There is as much suspicion and theory about the murder of Swedish Prime Minister
Olof Palme in 1986 as there ever was about JFK. This film tackles the subject
bluntly, adapting an anonymously written book. For such a politically hot
potato, you might expect some punches to be pulled. Though while the score
is for the most part insinuatingly subtle, it saves some surprises for brief
outbursts of tension.
The compositional duo of Bøhren and Åserud is very well known
in Europe, and particularly in their Norwegian home. Exactly where the line
splits as to who does what differs with every project. Since the collaboration
produces consistently excellent material - so what ?
It took me some while to work out what the film's main theme reminded me
of. In its most developed state, such as in "The Tragedy", it has a regal
nobility. With that, the slight similarity to Morricone's Hamlet presented
itself. It has that slow tragedian quality, even if in a more truncated fashion
here. A more complex variation features in "The Contract", where a funereal
beat underlines the theme alongside a lethargic tambourine. Like several
of the cues, it erupts for a short with some furious energy. There is a secondary
dramatic motif that bursts in and out with trumpet fanfare and the quickening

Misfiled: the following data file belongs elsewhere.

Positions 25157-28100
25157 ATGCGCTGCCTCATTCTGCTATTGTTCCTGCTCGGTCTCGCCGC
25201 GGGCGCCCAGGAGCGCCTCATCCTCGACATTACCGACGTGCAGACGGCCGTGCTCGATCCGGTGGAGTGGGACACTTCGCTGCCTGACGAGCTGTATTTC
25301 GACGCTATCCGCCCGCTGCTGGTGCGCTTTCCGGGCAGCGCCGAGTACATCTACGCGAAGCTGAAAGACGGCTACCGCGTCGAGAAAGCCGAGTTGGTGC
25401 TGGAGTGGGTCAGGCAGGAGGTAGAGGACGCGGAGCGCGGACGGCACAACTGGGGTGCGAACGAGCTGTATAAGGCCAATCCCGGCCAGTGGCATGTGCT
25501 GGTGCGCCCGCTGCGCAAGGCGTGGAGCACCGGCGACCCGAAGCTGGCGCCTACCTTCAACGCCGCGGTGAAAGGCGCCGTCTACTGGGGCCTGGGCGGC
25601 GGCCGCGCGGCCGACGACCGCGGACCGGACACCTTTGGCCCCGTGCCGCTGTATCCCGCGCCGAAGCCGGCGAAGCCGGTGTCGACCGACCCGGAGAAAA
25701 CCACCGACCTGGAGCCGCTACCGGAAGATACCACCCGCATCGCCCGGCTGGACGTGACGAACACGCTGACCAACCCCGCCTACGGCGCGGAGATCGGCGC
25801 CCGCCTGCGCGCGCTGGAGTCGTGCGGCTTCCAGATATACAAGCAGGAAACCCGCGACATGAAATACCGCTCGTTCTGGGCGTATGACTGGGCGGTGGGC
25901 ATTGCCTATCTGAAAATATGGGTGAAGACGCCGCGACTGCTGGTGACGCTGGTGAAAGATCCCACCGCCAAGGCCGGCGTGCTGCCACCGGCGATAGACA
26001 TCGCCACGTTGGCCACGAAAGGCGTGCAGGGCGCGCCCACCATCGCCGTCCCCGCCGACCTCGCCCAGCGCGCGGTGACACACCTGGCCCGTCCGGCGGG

pace of kettle drums. It makes its first impression with the overture-like
initial cue "Olof Palme, The Uncompromising Statesman".
In the main, this really is a textbook example of unobtrusive underscoring.
Throughout there are magnificent uses of footstep-like harp chords ("Two
Steps Behind"), and gentle cello swirls ("The Puzzle"). "Planning The Attack"
is a terrific 6 minute cue which sustains the interest through a series of
gentle passages for string and harp. Despite the histrionics of a title like
"Heavy Pressure", the cue is a spotlight for gentle bassoon and clarinet
The last cue of the album is of a different style entirely. "The Family's
Theme" is a solo trumpet speaking of Americana and humble folk. Concentrating
on the piece, it really is hard to equate it back to the massed snare drumming
and racy pulse of "The Assassin" or indeed the one-off use of a synth beat
under nervy strings in "Robber At Large"
Overlook any doubts you may have about a CD with subtitles, and this will
be a very pleasing surprise. The packaging is great, with composer photographs
and a complete listing of the entire orchestra. This won't take you any closer
to a solution of the Palme mystery, but it will have you wondering why you
don't have more by these two fantastic musicians.